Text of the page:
Multiple people involved in the group said that they plan to expand the initiative’s operations in the future. Wellness at Penn Director of Integrated Care Initiatives Batsirai Bvunzawabaya said that the program will iterate through phases — the first of which prioritizes the resources and items provided when students have experienced a loss.

“We’re hoping that, over time, we can start having group discussions,” Bvunzawabaya added.

Smith wrote that peer mentorship, workshops, and events will hopefully be implemented in future semesters to provide “resources for grieving students and create shared space[s] to connect with one another.”

Bùi is currently helping publicize the program, adding that she has helped facilitate connections between the UA and Penn Benjamins, Reach-a-Peer Line, CogWell, and the Body Empowerment Project. She hopes to introduce an academic component to the support provided — describing the “current academic policy around grief and grieving" as “not very strong.”

The peer mentors for the new initiative currently consist of volunteers accumulated by those connected to the UA, PWSC, and students who attended a grief support session after Gordon’s death, according to Muravsky. The support session was held earlier this month in Houston Hall, where students impacted by the loss received grief support baskets containing snacks and workbooks and were given information about existing University resources, College sophomore and peer mentor Noah Milad said.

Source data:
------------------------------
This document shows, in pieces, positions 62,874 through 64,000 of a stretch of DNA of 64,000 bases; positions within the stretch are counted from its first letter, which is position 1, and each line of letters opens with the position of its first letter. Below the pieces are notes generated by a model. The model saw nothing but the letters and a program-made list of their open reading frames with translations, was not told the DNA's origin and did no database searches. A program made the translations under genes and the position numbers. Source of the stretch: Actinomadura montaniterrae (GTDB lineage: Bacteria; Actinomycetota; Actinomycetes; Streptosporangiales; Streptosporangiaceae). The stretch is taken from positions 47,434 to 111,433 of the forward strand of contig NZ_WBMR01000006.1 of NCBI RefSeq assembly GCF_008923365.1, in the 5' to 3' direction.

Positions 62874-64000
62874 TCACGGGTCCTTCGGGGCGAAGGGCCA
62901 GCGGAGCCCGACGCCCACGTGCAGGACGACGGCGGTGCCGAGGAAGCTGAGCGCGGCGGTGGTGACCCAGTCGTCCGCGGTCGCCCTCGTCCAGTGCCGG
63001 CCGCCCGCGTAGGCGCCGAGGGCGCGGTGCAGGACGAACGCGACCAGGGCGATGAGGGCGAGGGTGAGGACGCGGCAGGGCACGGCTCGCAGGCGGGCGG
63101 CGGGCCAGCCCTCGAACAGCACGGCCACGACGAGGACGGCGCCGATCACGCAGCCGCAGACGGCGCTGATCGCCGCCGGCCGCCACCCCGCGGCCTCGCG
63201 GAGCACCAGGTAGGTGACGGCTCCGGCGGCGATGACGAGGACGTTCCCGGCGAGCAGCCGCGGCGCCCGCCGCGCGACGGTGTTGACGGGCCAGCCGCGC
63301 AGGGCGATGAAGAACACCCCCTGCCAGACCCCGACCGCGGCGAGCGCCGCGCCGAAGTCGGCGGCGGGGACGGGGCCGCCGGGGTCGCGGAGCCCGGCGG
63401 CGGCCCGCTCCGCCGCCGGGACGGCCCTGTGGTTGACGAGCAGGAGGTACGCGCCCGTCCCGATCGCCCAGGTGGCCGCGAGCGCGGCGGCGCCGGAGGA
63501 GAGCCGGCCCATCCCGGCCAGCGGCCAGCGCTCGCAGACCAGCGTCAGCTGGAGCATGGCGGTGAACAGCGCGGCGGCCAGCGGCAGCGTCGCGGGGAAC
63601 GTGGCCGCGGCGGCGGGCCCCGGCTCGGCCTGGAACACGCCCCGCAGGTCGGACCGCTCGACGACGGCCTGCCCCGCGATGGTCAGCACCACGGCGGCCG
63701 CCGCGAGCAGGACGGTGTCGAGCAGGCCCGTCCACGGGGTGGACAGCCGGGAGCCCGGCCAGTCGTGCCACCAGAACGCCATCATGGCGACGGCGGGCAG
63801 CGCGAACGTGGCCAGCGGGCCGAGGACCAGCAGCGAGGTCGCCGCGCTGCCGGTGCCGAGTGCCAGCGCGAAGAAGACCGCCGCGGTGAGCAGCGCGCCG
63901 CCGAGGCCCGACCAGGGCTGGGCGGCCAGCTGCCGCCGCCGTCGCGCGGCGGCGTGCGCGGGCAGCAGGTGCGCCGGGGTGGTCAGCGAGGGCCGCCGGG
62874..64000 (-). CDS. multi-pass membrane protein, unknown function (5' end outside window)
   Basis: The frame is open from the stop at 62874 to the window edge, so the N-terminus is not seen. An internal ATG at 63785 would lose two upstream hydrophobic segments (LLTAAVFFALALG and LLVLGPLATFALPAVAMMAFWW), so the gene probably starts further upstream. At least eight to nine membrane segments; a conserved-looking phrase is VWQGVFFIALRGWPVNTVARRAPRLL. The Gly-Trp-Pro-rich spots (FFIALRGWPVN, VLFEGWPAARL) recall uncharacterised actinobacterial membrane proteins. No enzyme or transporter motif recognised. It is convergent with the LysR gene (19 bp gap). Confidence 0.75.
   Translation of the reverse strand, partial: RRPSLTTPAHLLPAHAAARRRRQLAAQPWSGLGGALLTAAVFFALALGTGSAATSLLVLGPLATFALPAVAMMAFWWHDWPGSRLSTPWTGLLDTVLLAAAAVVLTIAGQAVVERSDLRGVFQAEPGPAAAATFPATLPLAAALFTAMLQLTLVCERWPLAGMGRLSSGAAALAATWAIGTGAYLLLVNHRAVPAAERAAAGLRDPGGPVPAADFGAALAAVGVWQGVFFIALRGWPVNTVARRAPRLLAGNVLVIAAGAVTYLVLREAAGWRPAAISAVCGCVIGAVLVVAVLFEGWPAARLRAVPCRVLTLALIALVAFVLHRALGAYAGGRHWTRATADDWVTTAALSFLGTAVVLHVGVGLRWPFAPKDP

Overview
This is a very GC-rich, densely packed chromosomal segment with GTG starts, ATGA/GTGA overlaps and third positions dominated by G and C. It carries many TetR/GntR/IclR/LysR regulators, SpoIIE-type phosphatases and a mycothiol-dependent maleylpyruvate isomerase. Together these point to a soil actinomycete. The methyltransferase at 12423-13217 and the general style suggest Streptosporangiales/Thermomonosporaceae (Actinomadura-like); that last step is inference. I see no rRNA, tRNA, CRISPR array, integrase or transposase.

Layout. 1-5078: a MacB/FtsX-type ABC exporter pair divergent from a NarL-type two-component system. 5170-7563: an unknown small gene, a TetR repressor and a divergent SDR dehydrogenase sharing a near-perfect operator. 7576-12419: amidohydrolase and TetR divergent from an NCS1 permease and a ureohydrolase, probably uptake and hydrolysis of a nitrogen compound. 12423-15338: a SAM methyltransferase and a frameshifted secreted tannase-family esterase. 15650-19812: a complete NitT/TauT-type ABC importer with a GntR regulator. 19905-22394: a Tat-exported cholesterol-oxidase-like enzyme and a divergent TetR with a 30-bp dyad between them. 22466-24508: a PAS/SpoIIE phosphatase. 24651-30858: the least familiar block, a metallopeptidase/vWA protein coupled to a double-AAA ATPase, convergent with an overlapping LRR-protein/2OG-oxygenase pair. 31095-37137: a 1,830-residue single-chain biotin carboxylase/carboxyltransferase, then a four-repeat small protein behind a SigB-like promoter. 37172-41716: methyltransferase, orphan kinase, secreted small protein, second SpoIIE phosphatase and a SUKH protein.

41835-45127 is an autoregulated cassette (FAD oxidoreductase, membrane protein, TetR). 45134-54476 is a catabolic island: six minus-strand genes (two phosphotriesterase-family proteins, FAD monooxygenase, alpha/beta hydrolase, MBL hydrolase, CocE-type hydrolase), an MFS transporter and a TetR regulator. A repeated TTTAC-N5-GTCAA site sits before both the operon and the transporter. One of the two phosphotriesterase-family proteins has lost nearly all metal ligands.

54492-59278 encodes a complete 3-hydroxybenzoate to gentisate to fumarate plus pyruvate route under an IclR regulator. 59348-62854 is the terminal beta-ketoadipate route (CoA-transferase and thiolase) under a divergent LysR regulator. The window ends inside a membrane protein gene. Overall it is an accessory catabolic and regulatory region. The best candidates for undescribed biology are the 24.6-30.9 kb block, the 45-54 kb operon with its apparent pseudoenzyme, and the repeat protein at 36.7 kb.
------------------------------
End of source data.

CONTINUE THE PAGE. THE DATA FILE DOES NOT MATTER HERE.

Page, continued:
Milad said that he was personally affected by Gordon’s death, adding that the mentors “want to be people that students can go to in their time of need.”

“I feel like it’s those simple things that really make or break certain situations … they make you feel strong for going through that grief and processing it,” he said.

Milad said that because of the support he felt from the mentors during the grief support session, he decided to volunteer for the program to provide similar support and care to other grieving students.

Andrew Hagy, who is a member of the College’s Class of 2026 and is currently on a gap year working as a mortician, also attended the session following Gordon’s death and said he subsequently decided to volunteer as a grief peer support mentor. Hagy said that he hopes to provide peer support, recommend resources about grief, and serve as an empathetic friend — citing trends at elite universities which have shown high rates of depression.

“That is really what’s frustrating to me about this — it is both hyperlocal and also ubiquitous in the sense that these problems are not unique to Penn, but [these recent events] are uniquely Penn’s,” Hagy said.

Bùi added that while she was made aware of the effort Penn puts into supporting those directly affected by a loss after Gordon’s death, she has noticed a lack of general support for students aware of the loss but not directly affected.

“This is a community that people have not traditionally taken care of, and this is a place where [the grief support group] can have an impact,” she said.